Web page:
It was big news when ProCharger F-3X-140 superchargers were deemed legal for NHRA’s Pro Mod class, and over the winter the buzz was how the ProCharger cars would stack up against the competition. We can now answer that—they stood up very well!
The first racer to make news was Justin Bond, when he ran 5.623 at 253.14 MPH in his ’69 Camaro to earn the number one qualifier spot at the inaugural Drag Illustrated World Doorslammer Nationals at Orlando Speed World Dragway. Of the pass, Bond said, “I think the performance of the car has been very good. I think the time slips speak for that. The car responds to all the changes, and we just have a really awesome crew and a really awesome tuner.” That 5.623 ET is quicker than the current NHRA Pro Mod record. To say that eyebrows were raised on that pass is an understatement! Bond beat fellow ProCharger racer Steve Matusek in the first round (who ran a 5.739), while Jose Gonzalez and Rick Hord—both ProCharger powered—faced each other in the first round with Gonzalez taking the win. ProCharger cars faced each other in eliminations, meaning the field of our racers was cut in half after the first round.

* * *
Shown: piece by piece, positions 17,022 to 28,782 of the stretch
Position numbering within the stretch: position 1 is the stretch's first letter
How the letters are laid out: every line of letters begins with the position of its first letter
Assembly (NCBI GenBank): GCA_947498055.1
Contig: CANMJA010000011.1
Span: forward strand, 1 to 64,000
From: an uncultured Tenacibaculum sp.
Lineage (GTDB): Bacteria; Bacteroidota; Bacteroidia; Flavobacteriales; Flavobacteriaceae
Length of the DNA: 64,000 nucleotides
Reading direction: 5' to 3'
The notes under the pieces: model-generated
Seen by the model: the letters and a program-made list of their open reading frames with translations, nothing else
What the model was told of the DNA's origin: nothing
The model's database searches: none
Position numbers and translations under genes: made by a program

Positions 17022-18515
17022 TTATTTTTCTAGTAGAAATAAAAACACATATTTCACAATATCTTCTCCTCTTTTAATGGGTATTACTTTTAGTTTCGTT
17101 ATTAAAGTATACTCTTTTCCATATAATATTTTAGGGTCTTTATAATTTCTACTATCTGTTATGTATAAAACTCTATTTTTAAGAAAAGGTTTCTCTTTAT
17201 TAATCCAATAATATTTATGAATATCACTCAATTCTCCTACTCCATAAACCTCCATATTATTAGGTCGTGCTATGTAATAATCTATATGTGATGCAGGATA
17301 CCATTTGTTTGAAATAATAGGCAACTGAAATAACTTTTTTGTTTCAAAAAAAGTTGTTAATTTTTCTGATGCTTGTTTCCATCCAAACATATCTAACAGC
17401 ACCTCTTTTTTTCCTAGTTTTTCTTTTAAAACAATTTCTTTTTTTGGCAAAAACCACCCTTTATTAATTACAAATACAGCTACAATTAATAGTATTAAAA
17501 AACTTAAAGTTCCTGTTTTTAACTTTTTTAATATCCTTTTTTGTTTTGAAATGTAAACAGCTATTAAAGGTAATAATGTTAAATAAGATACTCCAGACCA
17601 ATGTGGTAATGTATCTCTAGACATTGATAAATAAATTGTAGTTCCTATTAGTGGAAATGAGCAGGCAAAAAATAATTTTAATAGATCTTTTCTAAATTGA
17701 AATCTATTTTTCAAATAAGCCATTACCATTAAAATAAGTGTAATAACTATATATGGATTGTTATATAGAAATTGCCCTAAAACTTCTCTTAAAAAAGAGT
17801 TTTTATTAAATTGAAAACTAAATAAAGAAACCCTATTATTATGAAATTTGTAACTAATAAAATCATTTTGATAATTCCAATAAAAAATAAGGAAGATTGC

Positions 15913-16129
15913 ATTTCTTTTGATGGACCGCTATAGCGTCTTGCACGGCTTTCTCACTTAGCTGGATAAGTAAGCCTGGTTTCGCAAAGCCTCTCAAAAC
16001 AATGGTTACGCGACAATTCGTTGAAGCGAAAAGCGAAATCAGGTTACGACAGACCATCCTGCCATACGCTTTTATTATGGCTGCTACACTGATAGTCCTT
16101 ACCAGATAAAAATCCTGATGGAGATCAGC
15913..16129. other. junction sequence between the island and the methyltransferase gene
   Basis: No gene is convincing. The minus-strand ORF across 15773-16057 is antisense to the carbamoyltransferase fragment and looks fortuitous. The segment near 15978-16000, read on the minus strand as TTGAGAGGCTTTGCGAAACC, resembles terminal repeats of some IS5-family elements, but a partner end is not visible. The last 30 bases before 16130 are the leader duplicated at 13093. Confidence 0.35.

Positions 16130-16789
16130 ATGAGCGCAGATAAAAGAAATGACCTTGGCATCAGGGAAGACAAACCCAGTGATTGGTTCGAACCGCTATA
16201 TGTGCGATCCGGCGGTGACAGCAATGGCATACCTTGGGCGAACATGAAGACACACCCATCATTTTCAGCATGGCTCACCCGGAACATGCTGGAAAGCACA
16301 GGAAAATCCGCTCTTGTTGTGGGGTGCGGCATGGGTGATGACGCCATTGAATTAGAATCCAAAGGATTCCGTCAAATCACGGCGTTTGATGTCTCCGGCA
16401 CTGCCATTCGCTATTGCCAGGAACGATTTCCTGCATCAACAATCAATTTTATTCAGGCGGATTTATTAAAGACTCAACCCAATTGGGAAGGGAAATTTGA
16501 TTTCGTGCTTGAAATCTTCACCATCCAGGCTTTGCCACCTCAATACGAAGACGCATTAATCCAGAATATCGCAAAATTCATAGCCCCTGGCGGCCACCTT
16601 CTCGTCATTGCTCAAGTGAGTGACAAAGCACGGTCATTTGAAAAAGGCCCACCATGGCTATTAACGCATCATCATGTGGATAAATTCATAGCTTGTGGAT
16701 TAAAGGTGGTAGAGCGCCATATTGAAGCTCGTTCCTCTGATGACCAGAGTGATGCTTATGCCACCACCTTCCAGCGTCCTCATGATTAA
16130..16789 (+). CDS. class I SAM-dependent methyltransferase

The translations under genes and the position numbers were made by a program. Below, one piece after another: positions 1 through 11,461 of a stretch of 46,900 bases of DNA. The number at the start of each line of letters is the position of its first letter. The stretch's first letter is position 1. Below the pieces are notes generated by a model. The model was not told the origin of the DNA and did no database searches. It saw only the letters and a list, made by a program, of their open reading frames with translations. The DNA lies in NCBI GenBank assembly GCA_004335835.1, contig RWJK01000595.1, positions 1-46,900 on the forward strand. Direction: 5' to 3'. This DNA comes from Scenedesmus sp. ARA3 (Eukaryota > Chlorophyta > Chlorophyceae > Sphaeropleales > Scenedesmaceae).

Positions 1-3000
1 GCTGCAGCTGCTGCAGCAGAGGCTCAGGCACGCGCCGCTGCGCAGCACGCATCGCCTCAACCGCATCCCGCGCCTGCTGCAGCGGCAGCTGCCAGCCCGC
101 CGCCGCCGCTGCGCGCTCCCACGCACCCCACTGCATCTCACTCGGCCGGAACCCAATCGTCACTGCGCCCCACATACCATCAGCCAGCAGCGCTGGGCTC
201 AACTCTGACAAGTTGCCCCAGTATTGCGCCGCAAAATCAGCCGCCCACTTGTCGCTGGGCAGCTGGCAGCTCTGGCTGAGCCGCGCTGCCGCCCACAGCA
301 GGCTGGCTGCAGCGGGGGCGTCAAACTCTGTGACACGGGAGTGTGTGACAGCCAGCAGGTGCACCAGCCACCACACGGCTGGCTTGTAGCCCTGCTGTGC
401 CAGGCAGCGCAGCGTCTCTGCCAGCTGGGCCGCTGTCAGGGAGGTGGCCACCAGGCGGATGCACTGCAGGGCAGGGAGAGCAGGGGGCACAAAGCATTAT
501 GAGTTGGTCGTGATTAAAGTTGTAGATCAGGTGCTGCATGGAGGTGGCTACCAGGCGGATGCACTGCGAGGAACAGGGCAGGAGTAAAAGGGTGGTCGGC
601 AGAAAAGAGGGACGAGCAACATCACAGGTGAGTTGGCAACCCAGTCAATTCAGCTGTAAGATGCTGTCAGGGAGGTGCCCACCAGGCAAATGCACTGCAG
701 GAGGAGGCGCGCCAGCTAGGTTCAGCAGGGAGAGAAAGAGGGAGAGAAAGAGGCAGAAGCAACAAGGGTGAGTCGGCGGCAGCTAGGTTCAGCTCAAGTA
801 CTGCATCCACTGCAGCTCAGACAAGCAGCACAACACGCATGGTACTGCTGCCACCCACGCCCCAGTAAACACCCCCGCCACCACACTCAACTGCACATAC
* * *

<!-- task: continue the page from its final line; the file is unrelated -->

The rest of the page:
The same weekend as the Doorslammer Nationals was the NMCA’s first Race of the season, in Bradenton, FL. Two of the three fastest classes were dominated by ProCharger cars, with Eric Gustafson’s F-3X-140 1969 Camaro leading qualifying in the Extreme ProMod class with a 3.673 at 207.75 MPH, running low ET and top speed with 3.630 and 215.96 MPH, and winning the class. That’s what you call dominance!
Brian Keep did the same thing in Extreme Street, literally owning the class with the number one qualifier, low ET, top speed, and class win with his F-1A-91 Camaro. Keep ran his best numbers of 4.525 and 154.05 MPH, which were one to two-tenths of a second quicker and 2 MPH faster than the next fastest car in the class. Once again—dominance.